Being single can be an emotional barrier because of everyone’s need for solid companionship on a regular basis.
However, according to a new proclamation by the World Health Organization (WHO), being single is not only an emotional barrier. The WHO has boldly defined being single as a disability. Elizabeth De Faria, a contributor to an online news source called PulseHeadlines.com recently wrote an interesting article about the WHO’s controversial new claim about the biological obstacles of the single life.
“The World Health Organization wants to redefine the concept of infertility to include single and gay people on the same lists as couples that want to have children through in vitro fertilization and other methods,” De Faria wrote.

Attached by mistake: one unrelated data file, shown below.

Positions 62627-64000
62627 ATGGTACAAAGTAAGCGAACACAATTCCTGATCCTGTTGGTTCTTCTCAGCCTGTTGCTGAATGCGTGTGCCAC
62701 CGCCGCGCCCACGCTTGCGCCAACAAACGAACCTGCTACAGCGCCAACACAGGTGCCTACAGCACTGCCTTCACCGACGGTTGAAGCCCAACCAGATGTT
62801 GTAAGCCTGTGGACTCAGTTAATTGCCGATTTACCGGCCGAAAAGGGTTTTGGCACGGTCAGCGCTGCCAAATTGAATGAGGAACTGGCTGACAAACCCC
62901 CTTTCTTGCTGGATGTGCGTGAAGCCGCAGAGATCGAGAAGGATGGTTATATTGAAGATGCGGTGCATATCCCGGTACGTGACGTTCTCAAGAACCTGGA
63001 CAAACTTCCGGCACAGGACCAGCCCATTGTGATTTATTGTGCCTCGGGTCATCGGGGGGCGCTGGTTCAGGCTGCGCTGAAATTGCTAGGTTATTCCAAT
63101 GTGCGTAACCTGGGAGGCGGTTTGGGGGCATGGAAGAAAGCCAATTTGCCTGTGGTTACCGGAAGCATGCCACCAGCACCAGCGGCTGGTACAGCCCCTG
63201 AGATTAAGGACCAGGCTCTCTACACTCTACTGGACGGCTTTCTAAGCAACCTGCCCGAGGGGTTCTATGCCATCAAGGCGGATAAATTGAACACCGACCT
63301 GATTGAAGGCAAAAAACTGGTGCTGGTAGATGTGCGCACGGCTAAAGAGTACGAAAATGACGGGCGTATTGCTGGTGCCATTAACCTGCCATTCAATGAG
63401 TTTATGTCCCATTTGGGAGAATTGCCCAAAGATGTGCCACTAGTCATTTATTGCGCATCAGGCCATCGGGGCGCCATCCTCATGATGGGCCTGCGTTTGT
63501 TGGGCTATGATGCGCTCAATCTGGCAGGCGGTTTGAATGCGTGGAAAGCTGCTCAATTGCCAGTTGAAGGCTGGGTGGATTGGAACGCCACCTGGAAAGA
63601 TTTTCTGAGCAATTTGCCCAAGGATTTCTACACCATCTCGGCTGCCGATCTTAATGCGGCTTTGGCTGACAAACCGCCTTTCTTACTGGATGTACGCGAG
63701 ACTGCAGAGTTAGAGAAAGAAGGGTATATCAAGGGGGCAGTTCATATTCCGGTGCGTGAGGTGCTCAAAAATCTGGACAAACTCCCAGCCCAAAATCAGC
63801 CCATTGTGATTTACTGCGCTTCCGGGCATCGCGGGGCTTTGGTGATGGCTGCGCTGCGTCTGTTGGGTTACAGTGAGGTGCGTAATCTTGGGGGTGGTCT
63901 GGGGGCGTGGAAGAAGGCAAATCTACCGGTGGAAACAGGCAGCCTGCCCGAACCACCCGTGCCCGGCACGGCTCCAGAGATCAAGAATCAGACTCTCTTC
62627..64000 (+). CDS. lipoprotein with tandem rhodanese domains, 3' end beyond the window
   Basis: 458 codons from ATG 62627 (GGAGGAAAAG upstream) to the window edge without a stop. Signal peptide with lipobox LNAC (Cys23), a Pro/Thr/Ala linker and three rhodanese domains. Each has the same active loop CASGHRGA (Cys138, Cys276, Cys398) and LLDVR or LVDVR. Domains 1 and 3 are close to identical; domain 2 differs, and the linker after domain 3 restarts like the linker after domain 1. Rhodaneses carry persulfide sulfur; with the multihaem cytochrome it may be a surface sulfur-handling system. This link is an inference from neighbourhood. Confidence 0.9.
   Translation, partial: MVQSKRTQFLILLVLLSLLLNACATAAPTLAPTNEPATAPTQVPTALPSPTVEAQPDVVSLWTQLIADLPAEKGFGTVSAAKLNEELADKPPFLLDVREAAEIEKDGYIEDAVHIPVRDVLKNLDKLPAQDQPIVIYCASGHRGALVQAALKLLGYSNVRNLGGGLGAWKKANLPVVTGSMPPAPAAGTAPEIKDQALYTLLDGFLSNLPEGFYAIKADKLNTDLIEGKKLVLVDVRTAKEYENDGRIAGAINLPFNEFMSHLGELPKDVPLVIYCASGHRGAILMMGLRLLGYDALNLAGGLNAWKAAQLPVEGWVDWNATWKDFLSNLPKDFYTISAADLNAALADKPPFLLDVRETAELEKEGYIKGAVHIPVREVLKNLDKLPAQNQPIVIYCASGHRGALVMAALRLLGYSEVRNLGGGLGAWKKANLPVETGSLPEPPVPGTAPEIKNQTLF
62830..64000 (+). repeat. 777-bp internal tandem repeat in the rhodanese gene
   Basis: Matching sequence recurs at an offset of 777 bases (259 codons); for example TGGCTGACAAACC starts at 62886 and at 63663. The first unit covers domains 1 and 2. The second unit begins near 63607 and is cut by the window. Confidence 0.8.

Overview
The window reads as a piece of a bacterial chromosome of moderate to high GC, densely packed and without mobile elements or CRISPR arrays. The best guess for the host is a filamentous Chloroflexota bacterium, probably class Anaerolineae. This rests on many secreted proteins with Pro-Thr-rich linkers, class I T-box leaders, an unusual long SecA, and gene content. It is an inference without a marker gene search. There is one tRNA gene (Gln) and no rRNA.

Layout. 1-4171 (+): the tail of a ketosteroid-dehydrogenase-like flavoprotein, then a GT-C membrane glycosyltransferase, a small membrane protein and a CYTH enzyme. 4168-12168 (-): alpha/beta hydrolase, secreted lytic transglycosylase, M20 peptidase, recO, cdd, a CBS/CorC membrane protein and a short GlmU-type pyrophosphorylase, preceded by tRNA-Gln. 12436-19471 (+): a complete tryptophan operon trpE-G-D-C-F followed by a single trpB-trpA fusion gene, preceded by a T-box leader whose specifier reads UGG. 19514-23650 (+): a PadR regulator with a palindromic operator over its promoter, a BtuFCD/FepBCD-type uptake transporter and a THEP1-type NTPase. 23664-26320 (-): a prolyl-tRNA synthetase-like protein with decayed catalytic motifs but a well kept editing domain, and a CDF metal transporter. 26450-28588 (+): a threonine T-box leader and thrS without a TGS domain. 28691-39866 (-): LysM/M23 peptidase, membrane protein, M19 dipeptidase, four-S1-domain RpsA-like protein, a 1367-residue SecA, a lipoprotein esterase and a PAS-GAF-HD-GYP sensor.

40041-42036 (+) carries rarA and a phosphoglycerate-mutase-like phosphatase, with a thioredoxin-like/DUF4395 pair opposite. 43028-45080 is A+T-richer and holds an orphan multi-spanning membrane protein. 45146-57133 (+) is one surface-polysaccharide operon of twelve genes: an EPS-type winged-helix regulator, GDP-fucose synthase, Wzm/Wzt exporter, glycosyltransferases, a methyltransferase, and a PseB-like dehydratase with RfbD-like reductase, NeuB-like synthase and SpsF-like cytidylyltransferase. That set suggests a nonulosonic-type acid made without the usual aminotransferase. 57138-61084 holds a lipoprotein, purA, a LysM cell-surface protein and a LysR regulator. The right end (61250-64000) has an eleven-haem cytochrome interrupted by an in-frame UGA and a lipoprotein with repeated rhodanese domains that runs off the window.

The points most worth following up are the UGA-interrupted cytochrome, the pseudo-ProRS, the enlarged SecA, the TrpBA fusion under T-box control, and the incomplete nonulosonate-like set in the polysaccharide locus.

“The new concept would say that people that cannot find a partner with whom to a have a child will be considered disable so states have to help them to afford the treatment. Under the new term, infertility will no longer be considered as a medical condition but also a social state,” she continued.
Dr. David Adamson is one of the authors of the WHO’s revised definition of classifying being single as a disability. Dr. Adamson conducted an interview with the UK’s Telegraph newspaper where he broke down the WHO’s claim about classifying a personal lifestyle choice as a disability. He concluded:
“The definition of infertility is now written in such a way that it includes the rights of all individuals to have a family, and that includes single men, single women, gay men, gay women. It puts a stake in the ground and says an individual’s got a right to reproduce whether or not they have a partner. It’s a big change. It fundamentally alters who should be included in this group and who should have access to healthcare. It sets an international legal standard. Countries are bound by it.” (Telegraph.com)